In Reply.—We wish to thank Drs Jason and Kramer for their letter and appreciate the opportunity to respond to their general comments, as well as their specific concerns, about our study.
Most childhood sexual abuse incidents are not reported,1 and most studies of sexual abuse reflect the nature of the population served by individual sexual assault centers.2 As a referral center, more than half of our patients were referred by the police, private physicians, local emergency rooms, social service agencies, or counseling services. We acknowledged the risks of reporting bias and comparison with dissimilar populations within the discussion of our findings.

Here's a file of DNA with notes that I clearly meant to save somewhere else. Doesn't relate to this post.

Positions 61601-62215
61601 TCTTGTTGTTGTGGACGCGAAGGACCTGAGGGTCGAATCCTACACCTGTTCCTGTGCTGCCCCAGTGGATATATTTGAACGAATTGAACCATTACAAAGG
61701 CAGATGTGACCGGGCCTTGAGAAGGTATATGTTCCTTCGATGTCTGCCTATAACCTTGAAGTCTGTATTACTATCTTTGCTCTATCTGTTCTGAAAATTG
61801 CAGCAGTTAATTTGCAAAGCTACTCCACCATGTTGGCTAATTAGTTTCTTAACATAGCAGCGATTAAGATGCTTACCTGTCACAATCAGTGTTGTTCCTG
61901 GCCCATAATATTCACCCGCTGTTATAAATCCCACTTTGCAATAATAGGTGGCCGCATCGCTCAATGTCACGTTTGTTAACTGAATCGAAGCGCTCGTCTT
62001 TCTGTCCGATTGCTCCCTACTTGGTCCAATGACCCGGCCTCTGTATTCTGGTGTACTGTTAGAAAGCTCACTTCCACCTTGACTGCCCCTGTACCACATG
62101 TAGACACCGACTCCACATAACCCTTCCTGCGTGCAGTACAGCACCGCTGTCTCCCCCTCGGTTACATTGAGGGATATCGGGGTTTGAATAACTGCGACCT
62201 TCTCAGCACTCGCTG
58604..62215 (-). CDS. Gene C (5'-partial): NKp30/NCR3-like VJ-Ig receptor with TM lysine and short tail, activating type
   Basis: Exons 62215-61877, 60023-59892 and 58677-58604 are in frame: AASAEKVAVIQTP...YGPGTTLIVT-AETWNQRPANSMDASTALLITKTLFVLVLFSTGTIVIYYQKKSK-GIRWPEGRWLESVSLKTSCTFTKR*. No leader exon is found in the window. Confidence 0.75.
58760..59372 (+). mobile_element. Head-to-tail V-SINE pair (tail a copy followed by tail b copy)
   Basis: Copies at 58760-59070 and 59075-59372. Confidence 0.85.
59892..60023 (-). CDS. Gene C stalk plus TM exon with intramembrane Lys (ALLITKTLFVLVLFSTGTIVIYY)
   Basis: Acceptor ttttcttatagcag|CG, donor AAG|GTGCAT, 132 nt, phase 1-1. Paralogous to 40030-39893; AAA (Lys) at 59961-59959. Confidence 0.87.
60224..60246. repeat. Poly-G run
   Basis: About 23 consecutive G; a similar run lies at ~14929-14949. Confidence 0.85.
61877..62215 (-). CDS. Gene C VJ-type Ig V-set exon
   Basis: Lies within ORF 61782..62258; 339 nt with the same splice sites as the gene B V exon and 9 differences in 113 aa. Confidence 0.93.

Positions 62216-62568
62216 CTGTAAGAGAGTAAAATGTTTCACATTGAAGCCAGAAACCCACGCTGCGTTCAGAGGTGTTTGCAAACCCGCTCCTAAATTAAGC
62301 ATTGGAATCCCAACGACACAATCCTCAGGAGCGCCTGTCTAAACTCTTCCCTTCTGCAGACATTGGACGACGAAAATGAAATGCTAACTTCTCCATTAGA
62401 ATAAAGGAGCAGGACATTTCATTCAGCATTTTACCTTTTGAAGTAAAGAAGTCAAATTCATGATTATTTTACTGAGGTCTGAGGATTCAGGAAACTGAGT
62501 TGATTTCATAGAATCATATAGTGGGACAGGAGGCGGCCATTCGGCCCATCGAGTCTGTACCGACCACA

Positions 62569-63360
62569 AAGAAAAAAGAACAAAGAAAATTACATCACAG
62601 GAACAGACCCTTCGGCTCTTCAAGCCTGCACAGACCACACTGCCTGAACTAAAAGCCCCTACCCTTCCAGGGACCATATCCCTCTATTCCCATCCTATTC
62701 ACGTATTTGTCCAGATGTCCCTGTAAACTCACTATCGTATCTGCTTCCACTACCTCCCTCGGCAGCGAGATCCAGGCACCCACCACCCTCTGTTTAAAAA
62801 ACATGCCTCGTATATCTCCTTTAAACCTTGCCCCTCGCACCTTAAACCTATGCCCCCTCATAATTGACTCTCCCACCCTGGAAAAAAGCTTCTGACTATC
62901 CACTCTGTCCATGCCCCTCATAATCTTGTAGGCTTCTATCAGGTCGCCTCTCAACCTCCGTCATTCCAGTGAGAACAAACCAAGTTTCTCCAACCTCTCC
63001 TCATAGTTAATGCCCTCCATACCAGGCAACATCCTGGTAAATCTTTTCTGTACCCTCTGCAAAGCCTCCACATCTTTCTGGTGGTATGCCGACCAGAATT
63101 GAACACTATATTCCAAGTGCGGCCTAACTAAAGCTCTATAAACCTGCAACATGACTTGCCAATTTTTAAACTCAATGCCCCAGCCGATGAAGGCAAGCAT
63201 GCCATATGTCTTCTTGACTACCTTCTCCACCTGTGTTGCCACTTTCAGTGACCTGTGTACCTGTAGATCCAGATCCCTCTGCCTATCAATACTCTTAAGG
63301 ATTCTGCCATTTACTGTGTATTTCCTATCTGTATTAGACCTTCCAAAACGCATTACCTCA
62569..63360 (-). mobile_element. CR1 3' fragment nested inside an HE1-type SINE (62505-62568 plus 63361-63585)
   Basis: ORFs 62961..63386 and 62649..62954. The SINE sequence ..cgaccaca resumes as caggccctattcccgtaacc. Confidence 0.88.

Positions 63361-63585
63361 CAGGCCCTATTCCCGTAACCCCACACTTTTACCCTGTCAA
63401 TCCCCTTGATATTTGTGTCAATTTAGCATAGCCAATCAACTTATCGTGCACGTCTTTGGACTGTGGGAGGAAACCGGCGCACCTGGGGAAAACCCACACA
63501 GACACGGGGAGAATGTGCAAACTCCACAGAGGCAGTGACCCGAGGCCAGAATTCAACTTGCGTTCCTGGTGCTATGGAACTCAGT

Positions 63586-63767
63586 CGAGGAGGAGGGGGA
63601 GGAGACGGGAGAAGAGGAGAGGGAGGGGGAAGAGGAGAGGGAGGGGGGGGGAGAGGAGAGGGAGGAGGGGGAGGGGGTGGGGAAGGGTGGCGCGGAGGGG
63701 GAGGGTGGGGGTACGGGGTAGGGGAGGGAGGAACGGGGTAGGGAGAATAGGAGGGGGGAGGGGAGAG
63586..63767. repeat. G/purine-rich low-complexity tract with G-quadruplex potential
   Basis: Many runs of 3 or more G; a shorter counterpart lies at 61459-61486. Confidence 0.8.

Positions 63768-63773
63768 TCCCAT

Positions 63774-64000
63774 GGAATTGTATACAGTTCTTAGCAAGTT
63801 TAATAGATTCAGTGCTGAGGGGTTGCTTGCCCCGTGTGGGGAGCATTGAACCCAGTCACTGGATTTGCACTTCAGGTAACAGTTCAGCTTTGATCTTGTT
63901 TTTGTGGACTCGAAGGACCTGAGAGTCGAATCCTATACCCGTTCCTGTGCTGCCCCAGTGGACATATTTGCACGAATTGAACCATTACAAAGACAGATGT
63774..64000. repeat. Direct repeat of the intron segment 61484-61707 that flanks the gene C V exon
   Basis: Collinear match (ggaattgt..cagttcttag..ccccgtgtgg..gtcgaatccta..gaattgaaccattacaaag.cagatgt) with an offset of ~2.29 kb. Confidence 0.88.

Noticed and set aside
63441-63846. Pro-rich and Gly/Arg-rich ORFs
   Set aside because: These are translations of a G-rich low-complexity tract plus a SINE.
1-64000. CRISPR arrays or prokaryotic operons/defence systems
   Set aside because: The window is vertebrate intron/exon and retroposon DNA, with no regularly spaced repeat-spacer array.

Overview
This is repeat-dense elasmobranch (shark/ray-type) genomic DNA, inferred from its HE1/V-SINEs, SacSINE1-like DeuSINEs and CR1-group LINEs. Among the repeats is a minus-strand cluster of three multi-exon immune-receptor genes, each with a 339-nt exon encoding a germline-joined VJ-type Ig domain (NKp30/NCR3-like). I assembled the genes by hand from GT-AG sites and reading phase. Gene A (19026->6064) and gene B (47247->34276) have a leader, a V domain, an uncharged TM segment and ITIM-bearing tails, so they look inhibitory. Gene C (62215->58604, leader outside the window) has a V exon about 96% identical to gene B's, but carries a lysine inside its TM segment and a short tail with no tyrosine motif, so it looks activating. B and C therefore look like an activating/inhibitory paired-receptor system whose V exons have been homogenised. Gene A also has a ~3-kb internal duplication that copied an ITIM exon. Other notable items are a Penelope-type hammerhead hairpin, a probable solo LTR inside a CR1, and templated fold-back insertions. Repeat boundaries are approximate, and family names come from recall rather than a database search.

The first specific concern is how many of the "alleged sexual assaults" were actually sexual assaults. Although it is often difficult to substantiate medically and legally prove complaints, we believe that the history given by the child and/or the physical findings indicated that more than 95%
DE JONG AR, EMMETT GA, HERVADA AR. Sexual Child Abuse-Reply. Am J Dis Child. 1982;136(12):1098. doi:https://doi.org/10.1001/archpedi.1982.03970480063019
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